Many thanks to the 700+ people who came out on a (slightly soggy) afternoon to tour the Matchbox earlier this month. It’s clear that tiny house fever is still raging strong, so we’re thrilled to announce the first set of our 2015 fall events. All events (unless otherwise noted) will take place at the Matchbox’s new spot at Old City Farm & Guild, in a super-accessible location over at 925 Rhode Island Avenue NWSIgn up here!

Tuesday, October 6, 6:30PM: TINY HOUSE CONCERT
Featuring AndrewN and Talya TavorBYOB.

Sunday, October 18, 11AM: TINY HOUSE OPEN HOUSE
Tour the Matchbox and learn more about the tiny house movement.

Tuesday, October 20, 6:30PM: TINY HOUSE CONCERT
Featuring The Darkest Timeline. BYOB.

Friday, October 30, 6:30PM: TINY HOUSE CONCERT
Featuring Drive TFCBYOB.

Sunday, November 22, 11AM: TINY HOUSE OPEN HOUSE
Tour the Matchbox and learn more about the tiny house movement.

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Note: Just the Matchbox is at Old City Farm & Guild for now, so only one house is available for touring. But there’s loads of other cool stuff at the farm to look at (it is, after all, a farm). We’ll be posting more photos and information about the Matchbox’s new surroundings (very) soon, but if you just can’t wait, head on over to Old City for bulbs, pumpkins, seeds, flowers, planters, and a whole lot more in one of DC’s greatest examples of creative reuse of space. We’re all right in the heart of Shaw at 925 Rhode Island Ave NW.

Tiny houses and more: some exciting (and less-exciting) zoning changes in DC’s near future

Zoning isn’t sexy. It’s complex, mundane, and (for the most part) inaccessible to the average citizen. But it affects us all, good and bad, by shaping the urban environment we live in each and every day. And here in DC, we’re in the midst of perhaps the most exciting time for zoning this century (at least, as exciting as it gets). Bear with us, because creating a more progressive District requires your help:

The District of Columbia has been rewriting its very-outdated zoning regulations (last updated when Eisenhower was president) over the past few years, and we at Boneyard Studios have been ardent supporters of the project since our founding. In tours and testimony, to press and patrons, we’ve spoken of the need for our cities to do more to support affordable, reasonable residences. And for the most part, it’s been working.

What will the rewrite do? The Coalition for Smarter Growth has a great write-up here. For one, it’ll loosen up unnecessary and expensive and space-inefficient parking minimums around new developments. It’ll also relax the ban on corner stores, allowing for more walkable, community-minded neighborhoods throughout the District. And most closely to our hearts, it’ll take one (small) step forward in permitting more affordable and space-conscious dwellings like accessory dwelling units, carriage houses, and habitable basements.

What will it do for even tinier houses? Little, if anything. Tiny houses aren’t illegal in the District of Columbia, and though those choosing to reside in them aren’t given the same rights as those living in larger-footprint homes (like tax benefits or a certificate of occupancy), neither DC’s current code nor the rewrite would criminalize where one chooses to spend their days or evenings with permission of the landowner. It would establish and protect, as a matter or right, “camping” of an alley lot owner in a structure on her own land, yet prohibit open fires or camping for more than one month per year—odd, as these are already protected as a matter of right for any landowner in the District (pursuant to the fire code, of course). It would also grant, as a matter of right, the construction of code-compliant foundation-built small houses in alleyways (ignoring tiny houses on wheels, as they’re considered travel trailers under zoning regulations).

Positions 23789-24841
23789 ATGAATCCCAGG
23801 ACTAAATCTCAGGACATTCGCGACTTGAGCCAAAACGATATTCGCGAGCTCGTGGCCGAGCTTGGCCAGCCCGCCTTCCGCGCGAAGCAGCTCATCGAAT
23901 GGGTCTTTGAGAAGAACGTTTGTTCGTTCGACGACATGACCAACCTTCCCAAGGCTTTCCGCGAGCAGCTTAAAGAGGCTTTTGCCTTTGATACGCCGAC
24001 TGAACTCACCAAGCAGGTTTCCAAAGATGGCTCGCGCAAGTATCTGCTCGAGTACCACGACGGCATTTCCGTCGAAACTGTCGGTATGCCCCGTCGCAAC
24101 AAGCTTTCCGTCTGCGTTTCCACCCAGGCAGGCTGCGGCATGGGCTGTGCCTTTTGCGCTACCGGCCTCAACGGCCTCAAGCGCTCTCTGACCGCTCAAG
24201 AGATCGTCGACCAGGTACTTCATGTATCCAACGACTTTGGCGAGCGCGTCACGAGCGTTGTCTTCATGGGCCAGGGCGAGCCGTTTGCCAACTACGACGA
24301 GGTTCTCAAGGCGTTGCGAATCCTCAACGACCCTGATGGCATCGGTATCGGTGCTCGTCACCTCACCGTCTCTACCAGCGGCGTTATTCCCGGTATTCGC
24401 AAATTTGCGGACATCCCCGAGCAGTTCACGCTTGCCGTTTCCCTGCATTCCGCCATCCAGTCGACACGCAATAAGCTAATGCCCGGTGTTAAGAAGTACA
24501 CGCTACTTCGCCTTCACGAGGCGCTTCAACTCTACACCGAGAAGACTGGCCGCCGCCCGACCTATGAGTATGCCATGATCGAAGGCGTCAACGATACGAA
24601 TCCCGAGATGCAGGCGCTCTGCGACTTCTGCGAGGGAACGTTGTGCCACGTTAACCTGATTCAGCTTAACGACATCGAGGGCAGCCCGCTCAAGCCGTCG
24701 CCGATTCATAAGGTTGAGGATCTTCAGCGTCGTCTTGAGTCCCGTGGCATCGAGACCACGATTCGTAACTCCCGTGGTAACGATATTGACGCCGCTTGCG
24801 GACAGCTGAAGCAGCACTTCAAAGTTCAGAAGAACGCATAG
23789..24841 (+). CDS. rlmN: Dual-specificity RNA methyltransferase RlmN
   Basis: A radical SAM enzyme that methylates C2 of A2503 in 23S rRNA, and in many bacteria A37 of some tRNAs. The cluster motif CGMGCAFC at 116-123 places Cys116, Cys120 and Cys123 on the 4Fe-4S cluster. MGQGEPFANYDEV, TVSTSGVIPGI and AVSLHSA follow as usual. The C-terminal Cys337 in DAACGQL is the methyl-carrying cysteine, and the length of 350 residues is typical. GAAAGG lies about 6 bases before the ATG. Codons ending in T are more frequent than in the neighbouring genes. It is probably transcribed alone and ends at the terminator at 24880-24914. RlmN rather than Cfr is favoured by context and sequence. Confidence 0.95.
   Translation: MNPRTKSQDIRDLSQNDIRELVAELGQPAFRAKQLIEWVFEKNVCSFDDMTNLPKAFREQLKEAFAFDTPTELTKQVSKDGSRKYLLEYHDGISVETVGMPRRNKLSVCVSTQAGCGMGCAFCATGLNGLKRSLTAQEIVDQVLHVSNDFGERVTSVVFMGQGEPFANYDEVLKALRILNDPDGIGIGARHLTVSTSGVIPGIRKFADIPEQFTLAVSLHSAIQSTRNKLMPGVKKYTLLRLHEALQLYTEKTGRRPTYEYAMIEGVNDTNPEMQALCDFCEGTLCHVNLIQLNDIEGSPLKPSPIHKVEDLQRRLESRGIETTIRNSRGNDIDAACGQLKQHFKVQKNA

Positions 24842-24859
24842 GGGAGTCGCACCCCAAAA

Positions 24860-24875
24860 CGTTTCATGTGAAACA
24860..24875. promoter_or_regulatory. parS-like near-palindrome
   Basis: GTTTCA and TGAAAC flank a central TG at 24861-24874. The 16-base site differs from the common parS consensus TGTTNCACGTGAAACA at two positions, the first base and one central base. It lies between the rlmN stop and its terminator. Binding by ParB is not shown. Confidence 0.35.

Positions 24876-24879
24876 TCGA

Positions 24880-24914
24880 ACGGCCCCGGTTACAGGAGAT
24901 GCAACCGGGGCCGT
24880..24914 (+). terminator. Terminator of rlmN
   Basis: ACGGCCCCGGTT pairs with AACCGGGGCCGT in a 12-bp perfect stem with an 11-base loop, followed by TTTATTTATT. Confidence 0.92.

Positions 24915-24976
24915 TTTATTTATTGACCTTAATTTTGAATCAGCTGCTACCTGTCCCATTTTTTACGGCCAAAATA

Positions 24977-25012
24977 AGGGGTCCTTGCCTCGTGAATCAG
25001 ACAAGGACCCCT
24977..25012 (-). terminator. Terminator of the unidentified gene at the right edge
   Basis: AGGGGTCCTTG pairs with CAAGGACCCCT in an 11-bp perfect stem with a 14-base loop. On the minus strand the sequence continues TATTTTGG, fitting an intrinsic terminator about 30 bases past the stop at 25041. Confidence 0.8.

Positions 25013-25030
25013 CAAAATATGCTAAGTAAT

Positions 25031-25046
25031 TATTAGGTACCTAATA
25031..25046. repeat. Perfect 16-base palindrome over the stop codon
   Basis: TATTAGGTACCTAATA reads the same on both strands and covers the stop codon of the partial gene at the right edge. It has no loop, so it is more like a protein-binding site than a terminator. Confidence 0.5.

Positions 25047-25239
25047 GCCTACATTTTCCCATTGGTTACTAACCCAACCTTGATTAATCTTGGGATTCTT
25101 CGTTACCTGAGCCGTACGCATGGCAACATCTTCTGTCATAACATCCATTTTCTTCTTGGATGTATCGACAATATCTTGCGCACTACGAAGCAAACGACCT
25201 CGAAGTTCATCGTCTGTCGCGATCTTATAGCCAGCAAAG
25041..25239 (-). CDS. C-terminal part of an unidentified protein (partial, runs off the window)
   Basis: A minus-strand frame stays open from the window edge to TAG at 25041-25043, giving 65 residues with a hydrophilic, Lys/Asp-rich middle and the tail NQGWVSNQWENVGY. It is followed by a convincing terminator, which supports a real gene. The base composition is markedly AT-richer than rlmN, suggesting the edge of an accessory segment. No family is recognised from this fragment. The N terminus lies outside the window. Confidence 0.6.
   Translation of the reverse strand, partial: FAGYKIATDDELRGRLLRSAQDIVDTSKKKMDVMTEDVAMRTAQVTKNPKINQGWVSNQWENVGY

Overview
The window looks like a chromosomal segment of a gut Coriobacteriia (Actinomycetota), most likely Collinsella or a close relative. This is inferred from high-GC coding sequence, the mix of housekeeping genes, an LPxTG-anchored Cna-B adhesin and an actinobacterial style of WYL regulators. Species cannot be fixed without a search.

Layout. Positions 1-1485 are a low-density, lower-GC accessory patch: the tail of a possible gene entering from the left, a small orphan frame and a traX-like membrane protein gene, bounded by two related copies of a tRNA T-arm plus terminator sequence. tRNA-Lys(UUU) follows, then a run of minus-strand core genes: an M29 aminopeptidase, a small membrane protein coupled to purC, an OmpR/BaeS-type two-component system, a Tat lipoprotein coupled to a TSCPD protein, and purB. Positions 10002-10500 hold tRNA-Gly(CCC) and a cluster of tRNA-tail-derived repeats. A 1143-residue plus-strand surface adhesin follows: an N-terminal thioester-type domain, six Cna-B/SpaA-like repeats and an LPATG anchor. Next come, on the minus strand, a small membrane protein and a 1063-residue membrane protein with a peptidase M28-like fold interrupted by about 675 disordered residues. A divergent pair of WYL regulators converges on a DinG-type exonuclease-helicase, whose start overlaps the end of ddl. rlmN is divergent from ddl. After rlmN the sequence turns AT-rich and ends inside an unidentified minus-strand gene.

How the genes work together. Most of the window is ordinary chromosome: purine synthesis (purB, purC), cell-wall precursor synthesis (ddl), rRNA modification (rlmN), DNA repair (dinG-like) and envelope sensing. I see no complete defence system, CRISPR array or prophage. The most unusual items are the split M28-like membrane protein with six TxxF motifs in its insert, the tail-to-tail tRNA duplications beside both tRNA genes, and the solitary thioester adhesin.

But it’s not all perfect. Deeper in, Subtitle U/601.1(a) vaguely criminalizes homelessness by prohibiting sleeping or loitering on vacant property (yet still allows camping as a matter of right when the property owner is in the loop). And /601.1(c) sets some oddly specific parameters around truly residential use in alley lots—not a problem for Boneyard Studios’ more mobile tiny houses on wheels (both of which are currently on private non-alley property with the owners’ permission), but still a tad restrictive for our liking. Certainly the changes are better than the initial rewrite revisions, but for others looking to cultivate creative urban infill in our great city, they may be a bit too cumbersome. In other words: this doesn’t directly impact Boneyard Studios, but it may directly impact you.

And truth be told, it’ll indirectly impact us all. DC’s alleyways are its hidden gem, its flowing capillaries, and we at Boneyard Studios want to see more of them put to good use. We’re for safe, sustainable development, and we’re happy to see some really great changes to DC’s zoning taking place. If you’re a DC resident, we don’t want to tell you what to think, but we do want to urge you what to think about. Take a look for yourself at Subtitle U and whatever other bits of the regulations review is dearest to your heart, and drop a comment in the sidebar wherever you agree or disagree. But do it soon, because the comment period ends September 25th!

Want to see a tiny house for yourself? Come on out to the DC State Fair this Saturday (September 12th), where we’ll be giving tours of the Matchbox every hour on the hour from 1PM to 6PM. That’s a lot of tours for a little house.

Keeping alley lots open for creative use means keeping laws smart and simple

Keeping alley lots open for creative use means keeping laws smart and simple

Tiny house tours are back: Another move for the Matchbox

It’s been a long year—three lovely locations, two messy moves, one little house just looking for home. And last week, the Matchbox moved yet again, available for tours and visits and concerts and much, much more very soon.